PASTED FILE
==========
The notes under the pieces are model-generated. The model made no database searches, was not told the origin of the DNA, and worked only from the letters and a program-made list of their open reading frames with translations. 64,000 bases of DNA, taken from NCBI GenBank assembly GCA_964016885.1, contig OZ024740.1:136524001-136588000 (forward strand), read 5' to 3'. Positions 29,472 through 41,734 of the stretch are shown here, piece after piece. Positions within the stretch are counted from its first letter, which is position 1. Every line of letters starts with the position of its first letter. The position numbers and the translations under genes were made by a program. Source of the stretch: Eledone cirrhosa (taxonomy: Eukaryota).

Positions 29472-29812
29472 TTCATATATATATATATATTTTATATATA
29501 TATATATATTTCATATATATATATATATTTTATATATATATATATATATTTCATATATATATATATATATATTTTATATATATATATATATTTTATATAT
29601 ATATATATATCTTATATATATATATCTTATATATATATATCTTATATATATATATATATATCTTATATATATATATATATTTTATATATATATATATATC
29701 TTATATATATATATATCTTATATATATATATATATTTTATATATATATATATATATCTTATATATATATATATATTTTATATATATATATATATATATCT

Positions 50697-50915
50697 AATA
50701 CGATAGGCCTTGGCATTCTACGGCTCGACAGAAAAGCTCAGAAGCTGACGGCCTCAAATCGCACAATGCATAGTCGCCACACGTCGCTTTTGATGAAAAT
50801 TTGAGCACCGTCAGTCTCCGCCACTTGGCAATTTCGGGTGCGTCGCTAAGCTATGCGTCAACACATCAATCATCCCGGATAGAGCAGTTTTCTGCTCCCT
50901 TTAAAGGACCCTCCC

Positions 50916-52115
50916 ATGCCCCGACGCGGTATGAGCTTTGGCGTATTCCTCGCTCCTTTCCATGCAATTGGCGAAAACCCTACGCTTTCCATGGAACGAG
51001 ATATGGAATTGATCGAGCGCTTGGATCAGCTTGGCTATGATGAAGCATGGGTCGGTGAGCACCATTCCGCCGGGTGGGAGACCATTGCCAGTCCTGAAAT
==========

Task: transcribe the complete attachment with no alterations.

The notes under the pieces are model-generated. The model made no database searches, was not told the origin of the DNA, and worked only from the letters and a program-made list of their open reading frames with translations. 64,000 bases of DNA, taken from NCBI GenBank assembly GCA_964016885.1, contig OZ024740.1:136524001-136588000 (forward strand), read 5' to 3'. Positions 29,472 through 41,734 of the stretch are shown here, piece after piece. Positions within the stretch are counted from its first letter, which is position 1. Every line of letters starts with the position of its first letter. The position numbers and the translations under genes were made by a program. Source of the stretch: Eledone cirrhosa (taxonomy: Eukaryota).

Positions 29472-29812
29472 TTCATATATATATATATATTTTATATATA
29501 TATATATATTTCATATATATATATATATTTTATATATATATATATATATTTCATATATATATATATATATATTTTATATATATATATATATTTTATATAT
29601 ATATATATATCTTATATATATATATCTTATATATATATATCTTATATATATATATATATATCTTATATATATATATATATTTTATATATATATATATATC
29701 TTATATATATATATATCTTATATATATATATATATTTTATATATATATATATATATCTTATATATATATATATATTTTATATATATATATATATATATCT

Positions 50697-50915
50697 AATA
50701 CGATAGGCCTTGGCATTCTACGGCTCGACAGAAAAGCTCAGAAGCTGACGGCCTCAAATCGCACAATGCATAGTCGCCACACGTCGCTTTTGATGAAAAT
50801 TTGAGCACCGTCAGTCTCCGCCACTTGGCAATTTCGGGTGCGTCGCTAAGCTATGCGTCAACACATCAATCATCCCGGATAGAGCAGTTTTCTGCTCCCT
50901 TTAAAGGACCCTCCC

Positions 50916-52115
50916 ATGCCCCGACGCGGTATGAGCTTTGGCGTATTCCTCGCTCCTTTCCATGCAATTGGCGAAAACCCTACGCTTTCCATGGAACGAG
51001 ATATGGAATTGATCGAGCGCTTGGATCAGCTTGGCTATGATGAAGCATGGGTCGGTGAGCACCATTCCGCCGGGTGGGAGACCATTGCCAGTCCTGAAAT